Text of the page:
Under the Workforce Innovation and Opportunity Act (WIOA), the federal government allocates about $5 billion annually to states to support workforce development activities, including training for “in-demand” careers. States distribute these funds into their local workforce through state-sponsored “one-stop” workforce centers, and people can receive funding to pay for training for occupations designated as “in-demand” by either a state or local workforce development board.
Unclear and inconsistent information about what constitutes an “in-demand” career and bureaucratic red tape have created confusion for truck driver training providers and trainees attempting to access these funds. States and Congress should act to clarify which occupations are designated as “in-demand” for the purposes of eligibility for WIOA training funds and ensure that training opportunities are available in all states for nationally “in-demand” occupations.
WIOA defines an “in-demand sector or occupation” as:
An industry sector with substantial current or potential impact on the state, regional, or local economy or an occupation that has, or is projected to have, a sufficient number of positions in an industry sector that has a similarly significant economic impact.
Determinations regarding individual occupations are left to state or local boards, and states differ on what factors they utilize when making determinations. For example, Nebraska utilizes three factors to determine an “in-demand” job: the number of annual openings, the net change in employment, and the growth rate for the job. Whereas, Alabama has a Five-Star Rubric that ranks occupations based on wages, job growth, education credential requirements, and how “in-demand” the job is by state region.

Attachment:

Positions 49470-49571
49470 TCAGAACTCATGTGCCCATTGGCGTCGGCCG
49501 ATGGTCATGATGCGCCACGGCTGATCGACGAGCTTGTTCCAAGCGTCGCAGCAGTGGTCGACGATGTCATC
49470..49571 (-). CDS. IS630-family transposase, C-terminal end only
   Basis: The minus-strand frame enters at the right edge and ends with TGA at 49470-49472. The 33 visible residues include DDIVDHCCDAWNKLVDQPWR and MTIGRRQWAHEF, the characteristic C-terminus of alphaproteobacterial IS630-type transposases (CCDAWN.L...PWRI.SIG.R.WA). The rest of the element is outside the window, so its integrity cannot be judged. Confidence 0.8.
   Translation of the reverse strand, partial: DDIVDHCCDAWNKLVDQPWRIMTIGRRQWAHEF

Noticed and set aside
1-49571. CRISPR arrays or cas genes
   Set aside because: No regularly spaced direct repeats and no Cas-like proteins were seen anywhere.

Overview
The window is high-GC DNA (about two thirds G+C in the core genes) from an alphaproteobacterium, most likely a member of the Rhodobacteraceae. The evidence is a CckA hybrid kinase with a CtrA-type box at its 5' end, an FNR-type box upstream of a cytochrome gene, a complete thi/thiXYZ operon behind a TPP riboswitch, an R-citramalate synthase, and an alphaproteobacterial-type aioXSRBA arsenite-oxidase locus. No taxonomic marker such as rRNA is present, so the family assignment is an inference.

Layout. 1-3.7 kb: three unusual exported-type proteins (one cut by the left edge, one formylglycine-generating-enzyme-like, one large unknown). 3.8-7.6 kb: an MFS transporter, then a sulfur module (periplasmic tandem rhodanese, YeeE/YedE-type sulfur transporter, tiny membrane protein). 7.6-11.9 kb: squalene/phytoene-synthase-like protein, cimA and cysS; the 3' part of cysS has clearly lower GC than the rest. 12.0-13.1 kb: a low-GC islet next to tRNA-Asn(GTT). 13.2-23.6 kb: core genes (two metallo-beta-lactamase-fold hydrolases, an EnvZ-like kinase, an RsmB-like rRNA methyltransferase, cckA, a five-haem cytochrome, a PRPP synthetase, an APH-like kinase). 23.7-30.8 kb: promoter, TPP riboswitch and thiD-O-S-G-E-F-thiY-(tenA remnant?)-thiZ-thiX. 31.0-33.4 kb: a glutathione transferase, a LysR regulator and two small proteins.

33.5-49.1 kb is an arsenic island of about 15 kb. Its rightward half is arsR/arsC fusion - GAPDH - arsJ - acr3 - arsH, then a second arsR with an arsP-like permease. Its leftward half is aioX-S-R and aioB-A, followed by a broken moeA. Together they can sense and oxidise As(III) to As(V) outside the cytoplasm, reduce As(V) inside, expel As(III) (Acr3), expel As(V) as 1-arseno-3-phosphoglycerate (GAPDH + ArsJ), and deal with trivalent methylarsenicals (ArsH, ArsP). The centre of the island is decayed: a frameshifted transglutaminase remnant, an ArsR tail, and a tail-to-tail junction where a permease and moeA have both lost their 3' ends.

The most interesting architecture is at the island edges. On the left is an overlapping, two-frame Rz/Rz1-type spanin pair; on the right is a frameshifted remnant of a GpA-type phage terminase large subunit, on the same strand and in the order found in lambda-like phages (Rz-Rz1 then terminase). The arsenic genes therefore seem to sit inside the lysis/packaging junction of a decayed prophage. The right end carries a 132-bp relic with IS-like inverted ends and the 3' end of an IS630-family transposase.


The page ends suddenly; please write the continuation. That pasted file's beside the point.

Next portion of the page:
State and local variations in the factors used in determinations and listing of “in-demand” occupations creates confusion for people seeking training that may be supported by WIOA. Lists of “in-demand” occupations don’t typically include clear information signifying that training for these occupations may be paid for using WIOA funds. In South Carolina, truck driving is not listed as an “in-demand” occupation on two separate state websites (suggesting WIOA funds could not be used for truck driver training in the state), but several truck driver training schools are listed on the state’s list of WIOA-eligible training providers.
Additionally, CVTA members have reported problems in accessing WIOA funds for training even when truck driving is listed as an “in-demand” occupation in their states. For example, some CVTA members have had to delay or deny student entrance into their training programs when their access to WIOA was unexpectedly interrupted by government red tape. This takes time and precious resources away from truck driver training.
This confusion creates barriers to training more truck drivers and getting them on the road amidst an ongoing truck driver shortage, estimated at 80,000 drivers in 2021. These impacts extend to every level of the supply chain. Trucks moved 71% of the value of all goods shipped in the United States in 2017, and they moved large majorities of key goods like electronics, vehicles, and pharmaceutical products. Driver shortages limit the ability of trucking to meet industry demands at a national level.
Both states and Congress can act to address this confusion and support removing barriers to training. States should create clear and easily accessible lists of occupations designated as “in-demand” statewide, and clarify that this designation makes training for these occupations eligible to be paid for by WIOA, to the extent that WIOA funds are available.
As Congress considers WIOA authorization in 2022, they should increase funding for training programs and create a system to designate certain nationally important occupations, like truck driving, as “in-demand” nationally. This designation should allow training for these occupations to be eligible to be paid for with WIOA funds regardless of state or local designations.